The author prepares for concerts while waiting for the galleys of the new book " Visits With Angels ": A Mysticís Journal Entries: December 2- 20, 2010
Thursday, December 2
Our first real snow yesterday; today cold and clear. The gutter fellow came and repaired the carport roof, the hole made when he put his hand through it; he left me two bars of chocolate and a note saying he was sorry. The window man has our computer room storm window, hopefully it will return soon. The electrician fixed the electricity next door; our downstairs tenant removed a storm window because it had a gap; told him to put it back. Called the roofer again, to repair the chimney leaks.
Took out Ravel’s Jeux D’Eau; playing it slowly, rememorizing as I go. Would like to give a lecture concert in the spring, comparing Ravel and Debussy. Continuing with Liszt’s Transcendental Etudes ; the one I have been working on is fairly memorized. Considered starting another but decided to wait. Thinking about what Debussy pieces to learn: the most obvious would be Reflets dans l'eau. Images, Set 1 for piano (1905), a beautiful piece I performed many years ago. That or Isle Joyeuse, which I had started to learn last year before the injuries returned.
I need to think.
Friday, December 3
Last night I was working on Ravel’s Jeux D’Eau, and it is an absolute masterpiece of composition. Technically, compositionally speaking, in my view both Debussy and Ravel are among the most clear-headed composers that ever lived on this planet we call Earth. As is Stravinsky. I am in awe of their innovative genius - and of their technical genius. Moreover, both Ravel and Debussy are so very skilled at tone painting, i.e. evoking a scene. As I worked on a few measures of Jeux last night, I felt as though I was standing in the playful stream or waterfall Ravel was depicting - his music can be so very sensitive and joyous ... Of course, like all the great composers and musicians, the Impressionists’ first language is music; notes and musical phrases are their words and sentences ... In the few measures I was working on last night, I could see and feel the water happily skipping over the rocks, in the sunshine ... Carefree and simple, innocent ... Later the piece changes, the water changes - but in those measures only the clear and pure delight of being ... Sparkling, effervescent, childish joy ...
In terms of scales and harmonies, the French Impressionists brought some of the East to the West - but they also kept Romanticism and the simplicity of Mozart or Schumann ... Still, in my opinion, the harmonic and technical clarity of the French school sparkles in a new way, and brings new imagination to the vocabulary of Western music. Liszt would have loved their music I think, especially their piano music ... And would have played them beautifully ...
I am always amazed at how quickly music can change, even within one measure. Pianists who think an entire piece or section is one thought or mood - will never hold an audience’s attention or truly play a piece well. Music is like light on water - ever changing ...
Sunday, December 5
Went to Windgarth today, briefly. Tried to walk to the Point, but it was too cold and windy. Gazing out the upstairs windows: roses are still blooming, the pink Fairy rose bushes ...
Wrote Diana to see if she had reinserted the telephone lines in our final cover for Visits With Angels. She replied that she had. Then it dawned on me that angels are God’s messengers ... What could be more perfect than a telephone pole and telephone lines to represent our earth receiving angelic visitations ...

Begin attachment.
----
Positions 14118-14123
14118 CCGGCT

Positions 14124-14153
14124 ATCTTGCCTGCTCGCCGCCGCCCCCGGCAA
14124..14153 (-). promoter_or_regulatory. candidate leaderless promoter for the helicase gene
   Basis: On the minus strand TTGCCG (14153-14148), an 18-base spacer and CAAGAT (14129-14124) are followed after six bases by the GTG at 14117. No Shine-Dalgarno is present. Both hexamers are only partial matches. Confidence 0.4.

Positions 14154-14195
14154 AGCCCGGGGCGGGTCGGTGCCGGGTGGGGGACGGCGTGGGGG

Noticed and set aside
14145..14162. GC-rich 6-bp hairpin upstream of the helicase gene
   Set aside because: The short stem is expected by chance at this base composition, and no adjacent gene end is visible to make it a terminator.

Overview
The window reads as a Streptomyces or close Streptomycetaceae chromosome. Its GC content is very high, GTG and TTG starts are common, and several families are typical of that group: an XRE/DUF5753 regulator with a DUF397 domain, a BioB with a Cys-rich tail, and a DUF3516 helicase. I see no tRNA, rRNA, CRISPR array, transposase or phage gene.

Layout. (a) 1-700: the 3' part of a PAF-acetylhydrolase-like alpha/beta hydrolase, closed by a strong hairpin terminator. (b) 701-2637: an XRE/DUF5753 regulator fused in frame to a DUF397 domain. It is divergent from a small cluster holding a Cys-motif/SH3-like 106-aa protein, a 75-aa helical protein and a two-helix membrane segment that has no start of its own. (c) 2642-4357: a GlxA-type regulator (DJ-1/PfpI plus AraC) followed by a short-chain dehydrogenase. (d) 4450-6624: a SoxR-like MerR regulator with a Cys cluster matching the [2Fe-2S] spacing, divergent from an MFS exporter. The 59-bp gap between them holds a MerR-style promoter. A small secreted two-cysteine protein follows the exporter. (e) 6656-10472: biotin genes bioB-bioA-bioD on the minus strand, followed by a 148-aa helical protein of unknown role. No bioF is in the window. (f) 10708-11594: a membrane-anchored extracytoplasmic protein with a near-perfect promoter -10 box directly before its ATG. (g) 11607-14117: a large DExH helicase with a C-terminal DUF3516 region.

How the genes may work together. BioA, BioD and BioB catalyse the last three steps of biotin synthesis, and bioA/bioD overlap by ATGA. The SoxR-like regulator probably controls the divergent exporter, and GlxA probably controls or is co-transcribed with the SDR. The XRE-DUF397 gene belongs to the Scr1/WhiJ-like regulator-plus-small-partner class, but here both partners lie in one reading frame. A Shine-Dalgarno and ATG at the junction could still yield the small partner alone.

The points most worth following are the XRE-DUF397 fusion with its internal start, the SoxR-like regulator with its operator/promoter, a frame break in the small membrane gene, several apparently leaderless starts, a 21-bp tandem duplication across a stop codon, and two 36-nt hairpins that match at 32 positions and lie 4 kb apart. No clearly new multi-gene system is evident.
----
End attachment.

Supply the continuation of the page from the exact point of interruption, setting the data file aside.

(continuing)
Met Gretchen at an art opening the other night and she asked if we were giving our annual Holiday party, with JF’s jewelry and my paintings and piano music. Gretchen said they looked forward to it every year etc.; came home and e-mailed JF to ask if we should do it again. She agreed, and last night I brought music scores in from my studio to look at: chose a volume of Rameau, pieces I have never played. Read through the book, settled on ones I thought people would enjoy; practiced them earlier tonight and will again later. Liszt, Ravel and Debussy are now on hold; the party is in two weeks and I have many pages of music to learn, almost the entire volume ... I had better restudy the different sorts of trills and mordents and other ornamentations of that era.
As with the Scarlatti pieces last year, I am intrigued by and also deeply admire the harmonic and formal experimentation of the early tonal or pretonal eras. The innocence of a new era ... These Rameau pieces are already expanding the keyboard and compositional techniques within musical history - and the excitement of those discoveries is almost palpable as I read through the book, a compendium spanning Rameau’s compositional life. Some of his most famous pieces are in this volume - and they are difficult to play at tempo on our modern pianos, especially after only a few read throughs ... Many passages are brain twisters, others finger twisters - and some a bit of both. Not to mention the many repeated ornaments at fast tempos ... I think I will very much enjoy this new project.
Monday, December 7
Waited for the plumber; he came and went and I never saw him. I must have been upstairs. Called and spoke to the office - he will return tomorrow. Called our handyman - he said he would being the new window tomorrow. The roofer came yesterday, to fix the chimneys. Still trying to get the painter to finish his work next door, and to install a new basement door.
Worked on the Rameau.
Monday, December 20
Performed the Rameau yesterday and it went very well. Today is our first real snow; I already shoveled the sidewalks. Time to take out the other scores I had started to relearn a few weeks ago.
The galleys for Visits With Angels have not yet arrived.
Site: Figaro Books & Recordings
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